Multisensory Emotional Recognition and Integration in the Ultra High Risk State and Early Phase of Psychosis
: an fMRI Study

Student thesis: Doctoral ThesisDoctor of Philosophy


Patients in the early phase of psychosis show impairments of emotional processing. These patients also demonstrate neuroanatomical and neurofunctional abnormalities which are similar to those in patients with schizophrenia in regions that are involved in emotional processing. Impaired emotional processing is reported, albeit in an attenuated form, in individuals with an Ultra High Risk (UHR) for psychosis. To date however, few studies have specifically examined the neural substrate of emotional processing in the early and prodromal phase of psychosis.

The effective integration of emotional information is extremely important for interpersonal interactions and daily social functioning; but the disturbances of integration of multisensory emotional information and the associated neural processes in patients with the early phase of psychosis remain unclear. Moreover, there are no studies that have examined the integration of emotional information in the early and prodromal phase of psychosis.

To do this I developed a Multisensory Emotion Recognition and Integration Task (MERIT). In an fMRI experiment and examined the neural substrate for emotion recognition and multisensory integration and the possible alteration in sixteen UHR subjects and eighteen patients with first episode of psychosis (FEP), in contrast with twenty-one healthy controls (HC). FEP patients demonstrated impairments in both unisensory and multisensory emotion recognition, and reduced activation in the brain areas associated with emotional recognition. In UHR subjects, such alterations were less pronounced than in FEP patients. Both FEP and UHR groups did not show a significant alteration in the brain areas associated with integration, but FEP patients failed to deactivate areas that may have been associated with irrelevant visual stimuli, and areas associated with the default mode brain network. A speculative model proposes that the posterior superior temporal area is important for integrating emotional information, and its activation can be modulated by modality-specific attention.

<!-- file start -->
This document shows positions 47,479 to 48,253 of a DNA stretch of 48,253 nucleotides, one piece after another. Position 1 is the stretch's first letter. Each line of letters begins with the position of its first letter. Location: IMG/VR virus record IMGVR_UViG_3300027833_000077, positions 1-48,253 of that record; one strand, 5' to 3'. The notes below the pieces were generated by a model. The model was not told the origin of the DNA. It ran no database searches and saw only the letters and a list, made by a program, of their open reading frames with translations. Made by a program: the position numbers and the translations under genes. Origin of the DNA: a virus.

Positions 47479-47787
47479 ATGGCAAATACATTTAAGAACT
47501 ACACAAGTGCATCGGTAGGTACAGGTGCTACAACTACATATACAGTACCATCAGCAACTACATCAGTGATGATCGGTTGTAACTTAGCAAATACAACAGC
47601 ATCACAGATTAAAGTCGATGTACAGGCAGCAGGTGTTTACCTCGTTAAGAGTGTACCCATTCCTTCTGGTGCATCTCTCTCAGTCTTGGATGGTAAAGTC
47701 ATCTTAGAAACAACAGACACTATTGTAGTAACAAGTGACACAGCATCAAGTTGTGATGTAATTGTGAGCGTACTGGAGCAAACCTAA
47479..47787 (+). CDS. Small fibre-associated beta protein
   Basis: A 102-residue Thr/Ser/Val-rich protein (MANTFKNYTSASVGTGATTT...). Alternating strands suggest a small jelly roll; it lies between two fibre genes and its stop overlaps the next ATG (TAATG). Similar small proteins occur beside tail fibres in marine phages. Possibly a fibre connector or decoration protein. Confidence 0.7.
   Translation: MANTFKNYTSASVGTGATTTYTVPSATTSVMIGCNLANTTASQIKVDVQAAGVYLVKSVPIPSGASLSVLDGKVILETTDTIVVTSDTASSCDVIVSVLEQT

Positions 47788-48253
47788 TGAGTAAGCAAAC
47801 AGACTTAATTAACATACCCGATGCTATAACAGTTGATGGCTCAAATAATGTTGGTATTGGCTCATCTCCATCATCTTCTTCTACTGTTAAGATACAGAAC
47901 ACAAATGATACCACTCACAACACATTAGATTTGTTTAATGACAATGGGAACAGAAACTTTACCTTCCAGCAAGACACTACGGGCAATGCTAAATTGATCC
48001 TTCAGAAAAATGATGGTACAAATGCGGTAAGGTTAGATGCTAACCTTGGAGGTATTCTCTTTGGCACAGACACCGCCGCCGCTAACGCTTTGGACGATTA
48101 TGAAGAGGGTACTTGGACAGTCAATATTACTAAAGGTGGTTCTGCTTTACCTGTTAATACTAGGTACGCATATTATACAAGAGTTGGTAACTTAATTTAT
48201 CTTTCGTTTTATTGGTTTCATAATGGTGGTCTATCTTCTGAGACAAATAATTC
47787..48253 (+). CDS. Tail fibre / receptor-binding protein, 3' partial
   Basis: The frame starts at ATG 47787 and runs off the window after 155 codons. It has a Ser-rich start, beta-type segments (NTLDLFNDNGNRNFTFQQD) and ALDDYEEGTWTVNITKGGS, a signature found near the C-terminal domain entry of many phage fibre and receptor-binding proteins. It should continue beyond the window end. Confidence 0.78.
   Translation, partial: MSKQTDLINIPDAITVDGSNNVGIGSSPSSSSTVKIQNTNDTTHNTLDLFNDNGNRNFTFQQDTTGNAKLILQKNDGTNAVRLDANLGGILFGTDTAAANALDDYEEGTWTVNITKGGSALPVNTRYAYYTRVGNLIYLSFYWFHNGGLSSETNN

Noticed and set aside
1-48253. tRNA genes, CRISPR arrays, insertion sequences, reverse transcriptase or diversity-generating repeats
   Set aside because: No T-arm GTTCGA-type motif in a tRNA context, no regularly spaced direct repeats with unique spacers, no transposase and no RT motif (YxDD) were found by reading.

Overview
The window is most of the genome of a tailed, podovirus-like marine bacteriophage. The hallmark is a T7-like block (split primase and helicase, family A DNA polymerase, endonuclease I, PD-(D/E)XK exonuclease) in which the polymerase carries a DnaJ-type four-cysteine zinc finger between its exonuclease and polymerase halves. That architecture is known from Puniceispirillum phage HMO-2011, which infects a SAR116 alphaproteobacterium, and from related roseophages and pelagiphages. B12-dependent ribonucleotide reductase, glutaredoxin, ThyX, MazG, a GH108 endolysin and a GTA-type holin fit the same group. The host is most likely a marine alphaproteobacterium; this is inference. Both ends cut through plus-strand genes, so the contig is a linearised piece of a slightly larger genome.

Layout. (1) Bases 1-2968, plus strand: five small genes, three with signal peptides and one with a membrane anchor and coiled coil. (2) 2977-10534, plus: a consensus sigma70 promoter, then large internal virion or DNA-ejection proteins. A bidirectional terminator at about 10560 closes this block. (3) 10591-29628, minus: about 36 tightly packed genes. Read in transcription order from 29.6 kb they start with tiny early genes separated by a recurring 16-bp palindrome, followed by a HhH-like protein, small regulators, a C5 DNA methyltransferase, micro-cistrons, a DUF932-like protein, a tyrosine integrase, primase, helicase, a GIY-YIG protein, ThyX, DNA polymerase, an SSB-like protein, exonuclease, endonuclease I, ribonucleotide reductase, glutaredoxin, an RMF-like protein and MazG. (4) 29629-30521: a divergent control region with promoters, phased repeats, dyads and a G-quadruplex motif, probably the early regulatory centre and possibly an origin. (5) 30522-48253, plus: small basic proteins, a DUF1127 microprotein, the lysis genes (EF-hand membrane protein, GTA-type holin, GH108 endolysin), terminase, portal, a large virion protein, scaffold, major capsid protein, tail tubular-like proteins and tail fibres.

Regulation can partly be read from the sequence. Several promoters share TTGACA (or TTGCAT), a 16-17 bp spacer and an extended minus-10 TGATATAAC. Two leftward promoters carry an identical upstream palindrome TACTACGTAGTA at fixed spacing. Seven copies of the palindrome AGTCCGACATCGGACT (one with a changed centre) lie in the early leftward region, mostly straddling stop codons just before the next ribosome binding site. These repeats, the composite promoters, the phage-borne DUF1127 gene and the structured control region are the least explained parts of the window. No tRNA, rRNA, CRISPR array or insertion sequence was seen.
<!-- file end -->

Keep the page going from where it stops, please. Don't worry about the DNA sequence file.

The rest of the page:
These results are in part consistent with the notion that, relative to HCs, FEP patients show neurofunctional alterations in emotional processing regions that are qualitatively similar to those previously observed in schizophrenia patients. UHR subjects showed altered behavioural performance and brain activation at an intermediate level between those in HC and FEP groups. This raises the possibility of establishing neurofunctional biomarkers for emotional processing that could be used to identify UHR subjects who have a higher risk of frank psychosis, a prospect which could be investigated in future prospective and longitudinal studies.

Date of Award2014
Original languageEnglish
Awarding Institution
  • King's College London
SupervisorPaul Allen (Supervisor), Philip McGuire (Supervisor) & Jonathan Roiser (Supervisor)

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